Giving school bus permits to vans in Nashik defy both SC and Centre.
Mumbai: The School Bus Owners Association (SBOA) has questioned transport minister Diwakar Raote over the alleged distribution of school bus permits to vans on July 15 in Nashik. The SBOA has said it will be forced to file contempt petitions in the Supreme Court against the state government and the minister for flouting the orders of both courts, as well as a central government definition of school buses that stipulates a minimum seating capacity of 13 for a vehicle to be a school bus.
Anil Garg, president of SBOA, said the issuance of school bus permits approved by the transport department before June 30 to vans in Nashik on Saturday, was “outrageous.” He said it was in violation of norms laid down by the judiciary and government. “Despite the hue and cry about vans not adhering to safety norms while plying children to and fro from school, the state has permitted the issuance of permits,” said Mr Garg, adding that the department was compromising the safety of children for vested interests and working to benefit operators who owned only fleets of vans.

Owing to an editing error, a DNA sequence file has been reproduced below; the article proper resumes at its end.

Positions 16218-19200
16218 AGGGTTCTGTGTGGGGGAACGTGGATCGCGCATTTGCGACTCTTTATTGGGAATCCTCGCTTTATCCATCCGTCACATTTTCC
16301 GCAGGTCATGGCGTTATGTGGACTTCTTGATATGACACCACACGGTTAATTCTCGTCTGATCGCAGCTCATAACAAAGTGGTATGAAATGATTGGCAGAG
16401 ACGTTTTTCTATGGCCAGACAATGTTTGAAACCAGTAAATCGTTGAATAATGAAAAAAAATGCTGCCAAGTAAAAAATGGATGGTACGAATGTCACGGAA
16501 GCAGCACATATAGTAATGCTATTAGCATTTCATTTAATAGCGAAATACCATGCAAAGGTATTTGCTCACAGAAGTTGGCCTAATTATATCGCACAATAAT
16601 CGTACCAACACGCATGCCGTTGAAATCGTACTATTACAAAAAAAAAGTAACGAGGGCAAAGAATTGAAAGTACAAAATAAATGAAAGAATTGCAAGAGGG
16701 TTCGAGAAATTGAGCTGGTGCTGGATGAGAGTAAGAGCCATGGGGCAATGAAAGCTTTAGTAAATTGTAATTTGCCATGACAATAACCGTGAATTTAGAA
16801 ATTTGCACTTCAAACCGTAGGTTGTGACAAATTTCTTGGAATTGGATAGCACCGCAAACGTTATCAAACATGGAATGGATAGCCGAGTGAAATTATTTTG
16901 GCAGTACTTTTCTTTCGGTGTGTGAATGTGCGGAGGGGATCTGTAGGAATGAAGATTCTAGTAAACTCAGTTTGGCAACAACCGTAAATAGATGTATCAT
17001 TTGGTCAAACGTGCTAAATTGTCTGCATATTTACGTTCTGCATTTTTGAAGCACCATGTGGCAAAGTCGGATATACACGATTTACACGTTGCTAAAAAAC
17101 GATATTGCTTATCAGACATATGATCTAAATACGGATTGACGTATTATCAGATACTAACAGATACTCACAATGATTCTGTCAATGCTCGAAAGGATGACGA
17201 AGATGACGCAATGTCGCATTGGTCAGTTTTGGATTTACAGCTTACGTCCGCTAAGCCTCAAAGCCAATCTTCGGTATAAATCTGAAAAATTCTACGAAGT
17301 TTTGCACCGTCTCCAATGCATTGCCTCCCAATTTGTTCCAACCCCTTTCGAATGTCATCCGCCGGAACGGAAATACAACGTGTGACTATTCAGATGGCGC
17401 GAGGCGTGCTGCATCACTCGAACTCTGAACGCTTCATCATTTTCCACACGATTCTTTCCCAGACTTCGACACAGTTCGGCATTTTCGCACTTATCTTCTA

“In light of this we have no option but to approach the apex court as the state is violating the rules and norms and by allowing it the transport minister is also guilty of jeopardising the lives of innocent children,” said Mr Garg. He said SBOA would be filing a contempt petition in the SC next week.
However, Mr Raote was unperturbed by SBOA’s allegations. “I held a meeting of parents and schools and they said they preferred smaller vehicles to a school bus as the vans were more economical and convenient. While parents prefer school buses to vans in metros, parents in other cities and towns prefer vans and smaller vehicles as the fees are less and provide doorstep drops to the children,” said Mr Raote.
The minister added that while SBOA may have a valid grouse, the opinion of parents also needed to be taken into consideration. “The court would be in a better position to decide on the issue and hopefully come out with a rule that could be the middle path,” said Mr Raote.